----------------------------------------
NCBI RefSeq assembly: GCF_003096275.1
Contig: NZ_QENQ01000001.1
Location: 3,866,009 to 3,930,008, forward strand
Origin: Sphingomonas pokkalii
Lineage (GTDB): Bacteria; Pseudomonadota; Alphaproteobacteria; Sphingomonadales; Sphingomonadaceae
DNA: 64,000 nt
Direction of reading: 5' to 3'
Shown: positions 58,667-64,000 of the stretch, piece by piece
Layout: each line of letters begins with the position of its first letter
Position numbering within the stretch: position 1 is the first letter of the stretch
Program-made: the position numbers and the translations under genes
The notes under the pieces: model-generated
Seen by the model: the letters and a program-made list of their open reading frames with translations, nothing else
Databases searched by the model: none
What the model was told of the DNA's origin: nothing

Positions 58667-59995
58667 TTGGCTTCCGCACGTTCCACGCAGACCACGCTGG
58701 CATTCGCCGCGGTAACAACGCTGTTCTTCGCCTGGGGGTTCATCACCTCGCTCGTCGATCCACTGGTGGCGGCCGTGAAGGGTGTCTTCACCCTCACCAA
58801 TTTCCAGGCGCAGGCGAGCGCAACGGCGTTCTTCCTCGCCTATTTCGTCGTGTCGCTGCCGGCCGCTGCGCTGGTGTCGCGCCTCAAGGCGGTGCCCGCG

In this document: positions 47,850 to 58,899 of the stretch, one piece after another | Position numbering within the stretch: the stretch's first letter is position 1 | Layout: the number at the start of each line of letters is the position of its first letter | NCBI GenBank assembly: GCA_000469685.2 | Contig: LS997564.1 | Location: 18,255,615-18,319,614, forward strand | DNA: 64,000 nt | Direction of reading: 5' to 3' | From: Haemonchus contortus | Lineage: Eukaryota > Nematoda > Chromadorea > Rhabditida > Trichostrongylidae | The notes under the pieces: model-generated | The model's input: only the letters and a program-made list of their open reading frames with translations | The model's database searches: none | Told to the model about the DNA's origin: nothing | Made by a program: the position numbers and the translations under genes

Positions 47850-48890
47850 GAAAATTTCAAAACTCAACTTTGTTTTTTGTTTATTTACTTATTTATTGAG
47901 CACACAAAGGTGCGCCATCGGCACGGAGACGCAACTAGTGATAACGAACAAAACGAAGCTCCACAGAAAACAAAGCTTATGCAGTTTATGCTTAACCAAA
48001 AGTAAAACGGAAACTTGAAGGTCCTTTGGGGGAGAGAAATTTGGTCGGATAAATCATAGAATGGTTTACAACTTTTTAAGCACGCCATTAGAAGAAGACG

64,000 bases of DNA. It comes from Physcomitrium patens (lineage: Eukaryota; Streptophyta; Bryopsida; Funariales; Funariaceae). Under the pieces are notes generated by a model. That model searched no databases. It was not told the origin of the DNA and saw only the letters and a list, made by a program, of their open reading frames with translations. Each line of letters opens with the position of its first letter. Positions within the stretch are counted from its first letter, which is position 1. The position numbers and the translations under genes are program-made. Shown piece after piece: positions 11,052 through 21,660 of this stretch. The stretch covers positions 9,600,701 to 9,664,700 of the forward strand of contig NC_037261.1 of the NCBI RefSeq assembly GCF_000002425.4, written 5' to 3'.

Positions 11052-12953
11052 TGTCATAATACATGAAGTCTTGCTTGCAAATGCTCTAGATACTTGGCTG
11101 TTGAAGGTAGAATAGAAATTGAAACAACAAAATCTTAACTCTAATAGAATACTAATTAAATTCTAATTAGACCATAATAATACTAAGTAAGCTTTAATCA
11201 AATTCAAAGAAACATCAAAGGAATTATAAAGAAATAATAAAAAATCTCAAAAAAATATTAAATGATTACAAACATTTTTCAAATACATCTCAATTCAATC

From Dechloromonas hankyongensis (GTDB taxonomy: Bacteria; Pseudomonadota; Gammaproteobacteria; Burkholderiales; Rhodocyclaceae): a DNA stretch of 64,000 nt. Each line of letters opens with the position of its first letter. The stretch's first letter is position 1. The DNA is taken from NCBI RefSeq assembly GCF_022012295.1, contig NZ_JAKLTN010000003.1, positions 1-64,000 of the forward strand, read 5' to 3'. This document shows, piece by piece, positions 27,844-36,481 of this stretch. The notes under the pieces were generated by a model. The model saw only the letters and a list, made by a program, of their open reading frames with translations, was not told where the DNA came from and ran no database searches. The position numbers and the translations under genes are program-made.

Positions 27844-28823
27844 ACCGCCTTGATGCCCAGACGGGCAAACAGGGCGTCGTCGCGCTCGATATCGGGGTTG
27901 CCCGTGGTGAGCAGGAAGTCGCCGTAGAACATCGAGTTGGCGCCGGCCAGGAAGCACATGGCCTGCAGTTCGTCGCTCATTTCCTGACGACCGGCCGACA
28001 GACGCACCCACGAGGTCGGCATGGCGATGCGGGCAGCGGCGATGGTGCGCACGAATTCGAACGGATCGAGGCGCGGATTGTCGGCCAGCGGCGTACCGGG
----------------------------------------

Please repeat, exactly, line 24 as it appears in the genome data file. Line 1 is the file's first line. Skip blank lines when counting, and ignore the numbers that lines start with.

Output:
48001 AGTAAAACGGAAACTTGAAGGTCCTTTGGGGGAGAGAAATTTGGTCGGATAAATCATAGAATGGTTTACAACTTTTTAAGCACGCCATTAGAAGAAGACG